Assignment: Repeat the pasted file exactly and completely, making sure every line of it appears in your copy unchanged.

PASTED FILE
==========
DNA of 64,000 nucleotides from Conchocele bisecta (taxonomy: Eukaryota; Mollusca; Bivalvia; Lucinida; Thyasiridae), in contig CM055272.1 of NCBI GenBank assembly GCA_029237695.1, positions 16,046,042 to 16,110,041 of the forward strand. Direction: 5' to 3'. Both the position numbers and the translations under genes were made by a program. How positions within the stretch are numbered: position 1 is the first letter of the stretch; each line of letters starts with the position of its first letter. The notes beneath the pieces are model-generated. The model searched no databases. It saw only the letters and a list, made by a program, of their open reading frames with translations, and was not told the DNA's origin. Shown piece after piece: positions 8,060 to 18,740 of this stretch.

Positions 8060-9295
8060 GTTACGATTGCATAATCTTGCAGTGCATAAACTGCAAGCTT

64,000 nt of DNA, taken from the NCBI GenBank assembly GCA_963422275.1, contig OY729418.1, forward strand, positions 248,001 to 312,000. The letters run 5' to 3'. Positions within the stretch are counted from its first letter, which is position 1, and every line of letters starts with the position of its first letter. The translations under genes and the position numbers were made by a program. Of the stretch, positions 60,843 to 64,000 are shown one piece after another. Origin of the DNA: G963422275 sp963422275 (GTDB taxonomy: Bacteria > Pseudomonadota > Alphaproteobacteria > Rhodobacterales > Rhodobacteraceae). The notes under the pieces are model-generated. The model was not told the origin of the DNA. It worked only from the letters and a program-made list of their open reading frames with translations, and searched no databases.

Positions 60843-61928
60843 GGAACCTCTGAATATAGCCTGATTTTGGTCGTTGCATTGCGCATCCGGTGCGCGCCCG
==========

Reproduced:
DNA of 64,000 nucleotides from Conchocele bisecta (taxonomy: Eukaryota; Mollusca; Bivalvia; Lucinida; Thyasiridae), in contig CM055272.1 of NCBI GenBank assembly GCA_029237695.1, positions 16,046,042 to 16,110,041 of the forward strand. Direction: 5' to 3'. Both the position numbers and the translations under genes were made by a program. How positions within the stretch are numbered: position 1 is the first letter of the stretch; each line of letters starts with the position of its first letter. The notes beneath the pieces are model-generated. The model searched no databases. It saw only the letters and a list, made by a program, of their open reading frames with translations, and was not told the DNA's origin. Shown piece after piece: positions 8,060 to 18,740 of this stretch.

Positions 8060-9295
8060 GTTACGATTGCATAATCTTGCAGTGCATAAACTGCAAGCTT

64,000 nt of DNA, taken from the NCBI GenBank assembly GCA_963422275.1, contig OY729418.1, forward strand, positions 248,001 to 312,000. The letters run 5' to 3'. Positions within the stretch are counted from its first letter, which is position 1, and every line of letters starts with the position of its first letter. The translations under genes and the position numbers were made by a program. Of the stretch, positions 60,843 to 64,000 are shown one piece after another. Origin of the DNA: G963422275 sp963422275 (GTDB taxonomy: Bacteria > Pseudomonadota > Alphaproteobacteria > Rhodobacterales > Rhodobacteraceae). The notes under the pieces are model-generated. The model was not told the origin of the DNA. It worked only from the letters and a program-made list of their open reading frames with translations, and searched no databases.

Positions 60843-61928
60843 GGAACCTCTGAATATAGCCTGATTTTGGTCGTTGCATTGCGCATCCGGTGCGCGCCCG